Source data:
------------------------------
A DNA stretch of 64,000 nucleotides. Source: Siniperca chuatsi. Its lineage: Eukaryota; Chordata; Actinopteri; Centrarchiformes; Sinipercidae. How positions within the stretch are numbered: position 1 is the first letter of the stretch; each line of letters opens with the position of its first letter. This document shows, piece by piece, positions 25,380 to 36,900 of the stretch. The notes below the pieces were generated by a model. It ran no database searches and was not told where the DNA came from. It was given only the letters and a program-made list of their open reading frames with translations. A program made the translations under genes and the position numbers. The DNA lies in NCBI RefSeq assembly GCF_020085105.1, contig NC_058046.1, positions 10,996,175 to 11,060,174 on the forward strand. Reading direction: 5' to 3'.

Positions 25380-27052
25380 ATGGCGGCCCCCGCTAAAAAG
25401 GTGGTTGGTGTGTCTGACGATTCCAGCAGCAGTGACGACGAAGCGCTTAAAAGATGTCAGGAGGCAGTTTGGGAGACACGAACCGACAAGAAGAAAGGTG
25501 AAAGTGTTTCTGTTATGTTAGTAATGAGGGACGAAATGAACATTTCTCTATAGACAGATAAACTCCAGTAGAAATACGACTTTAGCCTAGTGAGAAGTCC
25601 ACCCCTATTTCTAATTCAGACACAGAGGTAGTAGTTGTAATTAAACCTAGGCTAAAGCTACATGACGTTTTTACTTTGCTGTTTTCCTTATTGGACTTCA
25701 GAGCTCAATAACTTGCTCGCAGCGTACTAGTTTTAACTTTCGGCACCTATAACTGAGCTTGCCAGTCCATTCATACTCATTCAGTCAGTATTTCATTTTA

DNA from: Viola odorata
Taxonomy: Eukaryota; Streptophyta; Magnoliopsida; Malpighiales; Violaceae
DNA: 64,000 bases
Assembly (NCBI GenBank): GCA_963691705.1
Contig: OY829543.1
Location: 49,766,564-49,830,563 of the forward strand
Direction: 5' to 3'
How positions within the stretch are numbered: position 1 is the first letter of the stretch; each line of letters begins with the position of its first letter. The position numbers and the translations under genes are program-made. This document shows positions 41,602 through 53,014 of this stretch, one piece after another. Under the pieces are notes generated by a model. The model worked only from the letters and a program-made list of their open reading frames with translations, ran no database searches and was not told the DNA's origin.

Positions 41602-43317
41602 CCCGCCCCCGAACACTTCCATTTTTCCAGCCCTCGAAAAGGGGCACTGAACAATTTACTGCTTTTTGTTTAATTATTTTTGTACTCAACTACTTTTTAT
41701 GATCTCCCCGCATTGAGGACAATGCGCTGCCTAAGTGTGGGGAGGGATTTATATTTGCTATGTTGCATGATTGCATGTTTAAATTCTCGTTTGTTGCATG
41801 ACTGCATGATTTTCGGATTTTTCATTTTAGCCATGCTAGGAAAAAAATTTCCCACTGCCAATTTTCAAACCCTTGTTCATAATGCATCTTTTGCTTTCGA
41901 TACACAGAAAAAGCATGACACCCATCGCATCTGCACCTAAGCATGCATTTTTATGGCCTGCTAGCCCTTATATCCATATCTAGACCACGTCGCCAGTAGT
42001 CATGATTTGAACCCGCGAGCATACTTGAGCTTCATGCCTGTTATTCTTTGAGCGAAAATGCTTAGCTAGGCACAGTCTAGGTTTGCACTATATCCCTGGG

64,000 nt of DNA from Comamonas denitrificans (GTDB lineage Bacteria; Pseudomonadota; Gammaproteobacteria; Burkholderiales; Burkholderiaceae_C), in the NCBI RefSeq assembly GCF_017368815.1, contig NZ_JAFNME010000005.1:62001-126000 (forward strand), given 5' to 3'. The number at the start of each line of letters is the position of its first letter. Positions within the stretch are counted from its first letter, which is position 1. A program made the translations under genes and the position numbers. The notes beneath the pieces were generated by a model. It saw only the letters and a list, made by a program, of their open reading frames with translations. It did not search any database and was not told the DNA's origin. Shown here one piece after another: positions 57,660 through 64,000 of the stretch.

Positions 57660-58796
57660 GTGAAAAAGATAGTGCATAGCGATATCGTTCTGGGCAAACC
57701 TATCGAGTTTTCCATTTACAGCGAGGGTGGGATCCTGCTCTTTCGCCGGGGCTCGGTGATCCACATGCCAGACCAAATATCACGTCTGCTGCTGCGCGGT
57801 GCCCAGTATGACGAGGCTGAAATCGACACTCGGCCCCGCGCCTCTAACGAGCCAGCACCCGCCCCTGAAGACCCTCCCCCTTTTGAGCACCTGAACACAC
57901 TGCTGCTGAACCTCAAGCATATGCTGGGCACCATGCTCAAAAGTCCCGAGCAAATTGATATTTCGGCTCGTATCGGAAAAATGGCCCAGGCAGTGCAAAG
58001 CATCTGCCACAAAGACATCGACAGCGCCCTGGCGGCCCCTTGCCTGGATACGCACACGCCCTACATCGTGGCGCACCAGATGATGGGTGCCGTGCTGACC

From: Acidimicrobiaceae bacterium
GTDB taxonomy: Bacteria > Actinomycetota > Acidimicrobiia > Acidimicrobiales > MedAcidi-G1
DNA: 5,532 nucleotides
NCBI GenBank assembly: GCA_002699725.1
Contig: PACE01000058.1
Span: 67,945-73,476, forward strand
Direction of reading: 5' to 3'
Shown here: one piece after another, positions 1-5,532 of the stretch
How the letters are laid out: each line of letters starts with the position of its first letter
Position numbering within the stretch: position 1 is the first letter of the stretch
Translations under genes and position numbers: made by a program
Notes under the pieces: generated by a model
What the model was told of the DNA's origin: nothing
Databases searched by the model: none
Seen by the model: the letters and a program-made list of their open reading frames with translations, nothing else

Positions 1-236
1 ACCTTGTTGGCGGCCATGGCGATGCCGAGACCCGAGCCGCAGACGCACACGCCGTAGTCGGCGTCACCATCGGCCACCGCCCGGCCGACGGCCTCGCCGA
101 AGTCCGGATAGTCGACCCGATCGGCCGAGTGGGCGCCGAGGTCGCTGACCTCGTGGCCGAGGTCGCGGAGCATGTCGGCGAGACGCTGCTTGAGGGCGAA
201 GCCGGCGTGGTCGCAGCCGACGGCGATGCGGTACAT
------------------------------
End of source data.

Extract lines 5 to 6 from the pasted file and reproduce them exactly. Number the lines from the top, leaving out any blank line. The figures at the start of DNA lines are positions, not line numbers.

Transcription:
25501 AAAGTGTTTCTGTTATGTTAGTAATGAGGGACGAAATGAACATTTCTCTATAGACAGATAAACTCCAGTAGAAATACGACTTTAGCCTAGTGAGAAGTCC
25601 ACCCCTATTTCTAATTCAGACACAGAGGTAGTAGTTGTAATTAAACCTAGGCTAAAGCTACATGACGTTTTTACTTTGCTGTTTTCCTTATTGGACTTCA